Jacqui writes: Thanks for your post from Nadine on keeping cellular usage under control. Under Settings, Cellular, I see “Cellular Data” and “Enable LTE.” I thought both of those terms meant the same thing. Am I missing something?

Hi Jacqui! Yep, these settings are a bit confusing. And I don’t blame you for thinking that toggling the “Enable LTE” setting might have the same effect as turning the “Cellular Data” setting off. In fact, though, these settings do two very different things.

What the Cellular Data setting does

The Cellular Data setting (which you’ll find by tapping Settings, Cellular) will completely turn off your iPhone’s access to cellular data. This means the only way you’d be able to browse the web, check email, or otherwise connect to the Internet will be via Wi-Fi. Turning Cellular Data off might be a smart move if, say, you’re going travelling and you don’t want to risk roaming on pricey international data networks.

What the Enable LTE setting does

LTE - iOS Enable LTE setting

The Enable LTE setting will (among other things) let you turn off LTE data, but LTE isn’t the only kind of cellular data.

The Enable LTE setting is a different beast. Yes, this setting will, among other things, let you turn off LTE data. But LTE (short for “Long Term Evolution“) isn’t the only kind of cellular data. And if you turn LTE data off (Settings, Cellular, Enable LTE, Off), your iPhone may simply downshift to 3G or even 2G networks. LTE is considered 4G—fourth generation—when it comes to cellular data, by the way.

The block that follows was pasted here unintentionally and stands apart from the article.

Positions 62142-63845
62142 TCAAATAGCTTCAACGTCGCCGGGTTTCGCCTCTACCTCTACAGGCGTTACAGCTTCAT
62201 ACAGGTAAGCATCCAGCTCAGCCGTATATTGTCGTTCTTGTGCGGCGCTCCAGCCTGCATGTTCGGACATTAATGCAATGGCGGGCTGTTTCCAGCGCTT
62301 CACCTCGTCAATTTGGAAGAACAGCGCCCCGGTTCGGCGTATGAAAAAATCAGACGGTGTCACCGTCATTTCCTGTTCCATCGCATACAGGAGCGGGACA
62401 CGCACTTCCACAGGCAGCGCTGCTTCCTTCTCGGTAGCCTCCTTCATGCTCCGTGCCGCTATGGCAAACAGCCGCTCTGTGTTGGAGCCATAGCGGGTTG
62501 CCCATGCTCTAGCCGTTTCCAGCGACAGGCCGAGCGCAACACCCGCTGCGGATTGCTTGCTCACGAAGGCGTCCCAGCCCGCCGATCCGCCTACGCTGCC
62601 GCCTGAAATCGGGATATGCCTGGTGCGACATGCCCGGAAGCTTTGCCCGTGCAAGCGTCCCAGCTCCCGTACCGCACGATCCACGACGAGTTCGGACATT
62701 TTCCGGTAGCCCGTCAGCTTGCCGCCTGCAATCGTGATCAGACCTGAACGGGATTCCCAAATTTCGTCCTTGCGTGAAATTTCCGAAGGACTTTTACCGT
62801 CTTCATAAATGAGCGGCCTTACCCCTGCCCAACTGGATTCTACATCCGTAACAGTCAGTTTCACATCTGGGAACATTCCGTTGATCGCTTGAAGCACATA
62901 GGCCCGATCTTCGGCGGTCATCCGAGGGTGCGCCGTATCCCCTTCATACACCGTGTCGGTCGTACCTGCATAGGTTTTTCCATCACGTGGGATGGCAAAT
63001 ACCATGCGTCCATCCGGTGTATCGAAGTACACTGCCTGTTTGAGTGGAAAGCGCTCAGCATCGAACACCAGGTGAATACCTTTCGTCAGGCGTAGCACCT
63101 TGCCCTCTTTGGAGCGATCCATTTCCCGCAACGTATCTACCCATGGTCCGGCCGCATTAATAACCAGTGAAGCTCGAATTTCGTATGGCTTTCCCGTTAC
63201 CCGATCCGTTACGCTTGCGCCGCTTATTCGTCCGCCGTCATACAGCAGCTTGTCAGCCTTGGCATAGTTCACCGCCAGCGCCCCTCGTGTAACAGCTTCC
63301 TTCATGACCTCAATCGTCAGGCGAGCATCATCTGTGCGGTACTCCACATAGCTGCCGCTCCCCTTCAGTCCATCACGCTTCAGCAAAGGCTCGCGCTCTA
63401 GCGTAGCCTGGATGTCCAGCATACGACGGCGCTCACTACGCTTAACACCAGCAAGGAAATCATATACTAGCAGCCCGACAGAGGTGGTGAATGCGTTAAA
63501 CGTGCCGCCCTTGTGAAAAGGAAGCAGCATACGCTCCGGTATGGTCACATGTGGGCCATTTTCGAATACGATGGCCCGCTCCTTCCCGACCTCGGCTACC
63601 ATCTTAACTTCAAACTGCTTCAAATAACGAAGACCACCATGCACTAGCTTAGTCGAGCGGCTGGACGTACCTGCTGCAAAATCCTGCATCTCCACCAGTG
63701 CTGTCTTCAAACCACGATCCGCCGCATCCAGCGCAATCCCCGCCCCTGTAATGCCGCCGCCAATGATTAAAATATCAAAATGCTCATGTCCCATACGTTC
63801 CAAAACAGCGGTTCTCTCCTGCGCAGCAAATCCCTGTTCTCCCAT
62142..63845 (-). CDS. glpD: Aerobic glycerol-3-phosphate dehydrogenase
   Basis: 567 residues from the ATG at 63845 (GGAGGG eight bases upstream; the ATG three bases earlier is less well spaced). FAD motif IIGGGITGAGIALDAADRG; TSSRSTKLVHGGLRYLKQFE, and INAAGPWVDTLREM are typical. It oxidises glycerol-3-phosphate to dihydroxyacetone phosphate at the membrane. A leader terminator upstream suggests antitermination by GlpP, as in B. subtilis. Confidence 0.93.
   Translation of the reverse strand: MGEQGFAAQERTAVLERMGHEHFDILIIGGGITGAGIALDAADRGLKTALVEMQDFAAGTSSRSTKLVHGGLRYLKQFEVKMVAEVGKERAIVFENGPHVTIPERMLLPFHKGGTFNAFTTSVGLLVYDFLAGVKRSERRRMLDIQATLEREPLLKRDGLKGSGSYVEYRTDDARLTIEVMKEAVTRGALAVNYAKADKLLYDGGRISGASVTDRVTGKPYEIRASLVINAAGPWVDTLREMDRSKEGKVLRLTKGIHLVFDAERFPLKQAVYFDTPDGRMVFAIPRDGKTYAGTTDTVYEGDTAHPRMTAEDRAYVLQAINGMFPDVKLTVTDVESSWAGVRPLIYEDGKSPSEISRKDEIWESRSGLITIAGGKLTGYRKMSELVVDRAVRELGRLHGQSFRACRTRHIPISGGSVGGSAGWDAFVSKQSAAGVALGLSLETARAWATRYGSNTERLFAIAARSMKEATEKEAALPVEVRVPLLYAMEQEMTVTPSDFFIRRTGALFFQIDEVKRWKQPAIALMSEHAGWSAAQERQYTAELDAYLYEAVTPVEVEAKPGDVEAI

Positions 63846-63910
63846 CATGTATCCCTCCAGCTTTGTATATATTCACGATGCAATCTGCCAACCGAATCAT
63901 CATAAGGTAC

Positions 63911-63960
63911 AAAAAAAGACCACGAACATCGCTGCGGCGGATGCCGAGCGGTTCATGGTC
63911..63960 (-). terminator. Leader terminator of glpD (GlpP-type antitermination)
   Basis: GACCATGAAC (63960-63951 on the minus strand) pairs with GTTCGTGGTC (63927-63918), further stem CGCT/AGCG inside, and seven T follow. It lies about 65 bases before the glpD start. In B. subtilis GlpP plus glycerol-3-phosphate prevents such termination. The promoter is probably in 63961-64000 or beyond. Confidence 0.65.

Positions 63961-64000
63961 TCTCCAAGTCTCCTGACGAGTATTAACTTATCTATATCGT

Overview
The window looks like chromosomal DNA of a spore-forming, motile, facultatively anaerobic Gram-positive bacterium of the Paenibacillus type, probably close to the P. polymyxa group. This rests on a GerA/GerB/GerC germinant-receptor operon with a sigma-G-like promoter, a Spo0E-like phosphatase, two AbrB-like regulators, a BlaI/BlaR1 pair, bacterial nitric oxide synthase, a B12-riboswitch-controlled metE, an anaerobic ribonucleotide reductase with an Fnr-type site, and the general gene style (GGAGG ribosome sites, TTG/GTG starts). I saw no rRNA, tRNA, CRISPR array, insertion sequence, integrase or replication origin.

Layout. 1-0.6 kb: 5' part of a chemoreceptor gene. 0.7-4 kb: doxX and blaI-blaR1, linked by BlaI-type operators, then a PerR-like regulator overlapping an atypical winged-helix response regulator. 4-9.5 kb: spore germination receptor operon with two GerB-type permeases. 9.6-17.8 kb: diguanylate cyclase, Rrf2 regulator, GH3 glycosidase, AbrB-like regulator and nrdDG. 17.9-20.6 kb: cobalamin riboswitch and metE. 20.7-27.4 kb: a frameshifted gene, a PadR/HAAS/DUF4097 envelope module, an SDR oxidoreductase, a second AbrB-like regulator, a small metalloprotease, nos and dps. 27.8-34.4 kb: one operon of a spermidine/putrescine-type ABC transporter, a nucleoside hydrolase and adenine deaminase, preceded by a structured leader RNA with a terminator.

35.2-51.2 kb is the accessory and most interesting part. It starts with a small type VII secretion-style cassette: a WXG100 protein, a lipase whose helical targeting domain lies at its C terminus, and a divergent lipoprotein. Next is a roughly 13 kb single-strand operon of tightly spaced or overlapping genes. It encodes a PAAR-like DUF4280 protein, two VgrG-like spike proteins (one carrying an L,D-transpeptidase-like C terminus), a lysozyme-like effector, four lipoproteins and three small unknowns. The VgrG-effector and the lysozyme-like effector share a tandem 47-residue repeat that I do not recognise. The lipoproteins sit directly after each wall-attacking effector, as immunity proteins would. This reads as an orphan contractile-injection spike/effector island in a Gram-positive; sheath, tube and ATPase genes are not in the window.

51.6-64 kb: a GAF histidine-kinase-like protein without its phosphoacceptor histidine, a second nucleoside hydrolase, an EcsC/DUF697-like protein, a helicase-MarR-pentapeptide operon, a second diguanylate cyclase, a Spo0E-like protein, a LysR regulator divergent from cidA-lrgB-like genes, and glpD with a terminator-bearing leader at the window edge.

3G and 2G data networks (denoted by “3G,” “1x” or “EDGE” at the top of your iPhone’s screen) are slower than LTE data, but they aren’t necessarily cheaper, so don’t think of them as money-saving options. A better reason for turning LTE data off might be that your LTE data connection is too spotty.

Some important Enable LTE options

Now, the Enable LTE setting has a couple other options, too. The first is “Voice & Data,” which means your iPhone will use its LTE connection for both data and regular voice calls.

The advantage of the Voice & Data setting: it could (potentially) boost the quality of your voice calls. And it’ll also let you surf and talk at the same time.

OK, but what if you have problems with the Voice & Data setting—such as, say, your callers not being able to hear you that well? That’s what happened to me when I gave the Voice & Data setting a try.

In that case, you’ll want to revert to “Data Only”, the third option in the Enable LTE setting. Data Only may be your best bet for solid voice-call quality, but it also means you won’t be able to surf or access the Internet while you’re on a call. Unless your iPhone happens to be connected to Wi-Fi.

Hope this helps, Jacqui, and let me know if you still have questions!

Update: Reader Jim chimes in with an excellent question…

I have the 5s, my carrier is C-Spire, which has a regional “home base area”. They also have LTE capability, in most areas, but, according to your article, you can choose to turn off LTE completely or choose Data and voice or Data only. The only choice I have for LTE is either on or off. Is that peculiar to my carrier or is it because I have the 5s iPhone?

Hi Jim! You bring up a great point, and apologies for not addressing this in the original tip. First of all, yes: the “Voice & Data” setting for LTE will only appear on the iPhone 6 and 6 Plus. And yes, even if you have a new iPhone, your carrier may not support simultaneous voice and data over LTE.

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